March 27, 2019

Gov. signs same-day voter registration bill

Courtesy Photo

Gov. Michelle Lujan Grisham signing SB 672 into law.

New Mexico voters will be able to register to vote or change their information on Election Day now thatGov. Michelle Lujan Grisham signed a same-day registration bill into law Wednesday.

In a statement after signing SB 672, the governor called the law “a victory for democracy.”

New Mexico is the 18th state (plus the District of Columbia) to allow same-day voter registration. The law will not go into effect until 2021, so it will not be in place for next year’s presidential election. And the law will not allow voters to change their party affiliation during a primary election.

To change their registration at the polls, voters will be required to show identification. And the polling location does not have real-time access to the state’s voter file, so the voter will be required to vote with a provisional ballot. This will apply to rural locations without internet access. The provisional ballots will be counted once the county clerk can verify with the voter file.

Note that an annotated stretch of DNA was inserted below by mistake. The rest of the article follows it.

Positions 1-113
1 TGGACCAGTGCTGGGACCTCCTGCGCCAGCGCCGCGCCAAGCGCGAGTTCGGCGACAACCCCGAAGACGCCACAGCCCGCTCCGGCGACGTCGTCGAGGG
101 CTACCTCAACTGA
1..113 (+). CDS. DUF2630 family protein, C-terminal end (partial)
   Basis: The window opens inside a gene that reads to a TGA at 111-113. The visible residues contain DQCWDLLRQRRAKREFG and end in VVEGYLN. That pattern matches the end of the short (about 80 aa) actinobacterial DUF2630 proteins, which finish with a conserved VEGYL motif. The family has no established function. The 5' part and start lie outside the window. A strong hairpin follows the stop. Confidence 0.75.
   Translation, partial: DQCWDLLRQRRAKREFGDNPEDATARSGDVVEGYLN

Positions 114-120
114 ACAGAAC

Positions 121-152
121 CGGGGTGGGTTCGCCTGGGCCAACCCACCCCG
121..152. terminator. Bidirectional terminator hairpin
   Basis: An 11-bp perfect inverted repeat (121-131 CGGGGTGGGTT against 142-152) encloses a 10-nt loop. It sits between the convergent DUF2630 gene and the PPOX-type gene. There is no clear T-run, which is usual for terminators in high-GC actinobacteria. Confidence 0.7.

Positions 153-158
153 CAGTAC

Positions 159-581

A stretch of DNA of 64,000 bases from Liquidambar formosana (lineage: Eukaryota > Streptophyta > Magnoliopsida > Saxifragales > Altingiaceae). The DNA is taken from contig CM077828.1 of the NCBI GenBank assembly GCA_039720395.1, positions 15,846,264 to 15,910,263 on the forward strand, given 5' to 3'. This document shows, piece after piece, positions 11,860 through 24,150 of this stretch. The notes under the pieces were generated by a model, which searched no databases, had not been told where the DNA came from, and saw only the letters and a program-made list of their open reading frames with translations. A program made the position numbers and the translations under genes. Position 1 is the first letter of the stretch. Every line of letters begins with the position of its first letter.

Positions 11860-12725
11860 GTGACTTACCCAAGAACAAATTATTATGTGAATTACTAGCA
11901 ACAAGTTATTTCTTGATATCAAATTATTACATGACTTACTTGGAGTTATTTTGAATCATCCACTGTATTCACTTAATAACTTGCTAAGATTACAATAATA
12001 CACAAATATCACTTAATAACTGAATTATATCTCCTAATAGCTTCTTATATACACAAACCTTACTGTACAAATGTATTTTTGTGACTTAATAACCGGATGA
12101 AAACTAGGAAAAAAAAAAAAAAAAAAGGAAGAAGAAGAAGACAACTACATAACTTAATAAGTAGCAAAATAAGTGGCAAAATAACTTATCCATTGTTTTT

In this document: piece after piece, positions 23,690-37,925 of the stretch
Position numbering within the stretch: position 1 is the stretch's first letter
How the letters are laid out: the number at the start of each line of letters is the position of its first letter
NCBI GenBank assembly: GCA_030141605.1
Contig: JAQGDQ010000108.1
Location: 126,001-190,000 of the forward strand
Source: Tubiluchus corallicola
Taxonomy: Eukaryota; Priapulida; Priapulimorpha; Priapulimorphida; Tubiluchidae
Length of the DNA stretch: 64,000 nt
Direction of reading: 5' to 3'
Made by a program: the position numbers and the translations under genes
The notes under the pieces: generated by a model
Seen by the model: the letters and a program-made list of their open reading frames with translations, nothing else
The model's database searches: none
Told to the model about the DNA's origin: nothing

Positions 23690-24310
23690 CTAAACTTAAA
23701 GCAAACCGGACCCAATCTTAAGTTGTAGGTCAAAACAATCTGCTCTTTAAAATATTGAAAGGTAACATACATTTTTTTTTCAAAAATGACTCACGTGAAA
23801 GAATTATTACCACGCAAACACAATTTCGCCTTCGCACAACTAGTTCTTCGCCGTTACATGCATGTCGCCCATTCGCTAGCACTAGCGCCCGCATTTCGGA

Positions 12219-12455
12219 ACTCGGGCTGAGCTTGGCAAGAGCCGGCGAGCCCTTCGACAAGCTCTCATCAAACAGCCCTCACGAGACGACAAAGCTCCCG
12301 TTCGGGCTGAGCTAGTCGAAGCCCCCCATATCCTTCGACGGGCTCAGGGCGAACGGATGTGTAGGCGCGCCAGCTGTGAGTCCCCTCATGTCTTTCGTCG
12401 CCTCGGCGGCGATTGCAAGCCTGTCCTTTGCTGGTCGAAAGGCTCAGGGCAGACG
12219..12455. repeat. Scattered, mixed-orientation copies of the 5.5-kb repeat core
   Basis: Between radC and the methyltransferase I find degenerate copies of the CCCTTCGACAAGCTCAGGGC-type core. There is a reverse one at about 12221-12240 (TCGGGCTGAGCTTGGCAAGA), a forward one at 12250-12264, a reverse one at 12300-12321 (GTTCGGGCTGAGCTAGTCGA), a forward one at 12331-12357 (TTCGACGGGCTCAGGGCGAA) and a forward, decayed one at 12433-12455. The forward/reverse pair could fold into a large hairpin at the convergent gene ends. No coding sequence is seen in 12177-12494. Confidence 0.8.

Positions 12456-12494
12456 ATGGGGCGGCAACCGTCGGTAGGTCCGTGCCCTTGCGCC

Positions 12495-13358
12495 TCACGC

The bill also provides an opt-out for changing voter registration when renewing a driver’s license at the Motor Vehicle Department instead of needing to “opt in” to such a change.

Lujan Grisham said the law will increase voter participation.

“The more eligible voters there are in New Mexico, the greater the capacity for the expression of the will of the people, and the greater the likelihood our government aligns with that will,” Lujan Grisham said.

Co-sponsor Sen. Daniel Ivey-Soto, D-Albuquerque, said the law “ensures that people can more easily use their voice in the civic process.”

Sen. Linda Lopez of Albuquerque and Rep. Linda Trujillo of Santa Fe, both Democrats, also co-sponsored the legislation.

Secretary of State Maggie Toulouse Oliver thanked Lujan Grisham for signing the bill.

“Same-day voter registration and automated voter registration have long been priorities of mine and it’s a game-changer for New Mexico’s voting and elections for them to now become law,” Toulouse Oliver said.

Update: Clarified that the provisional ballot provision is for polling locations without internet access, mainly in rural counties.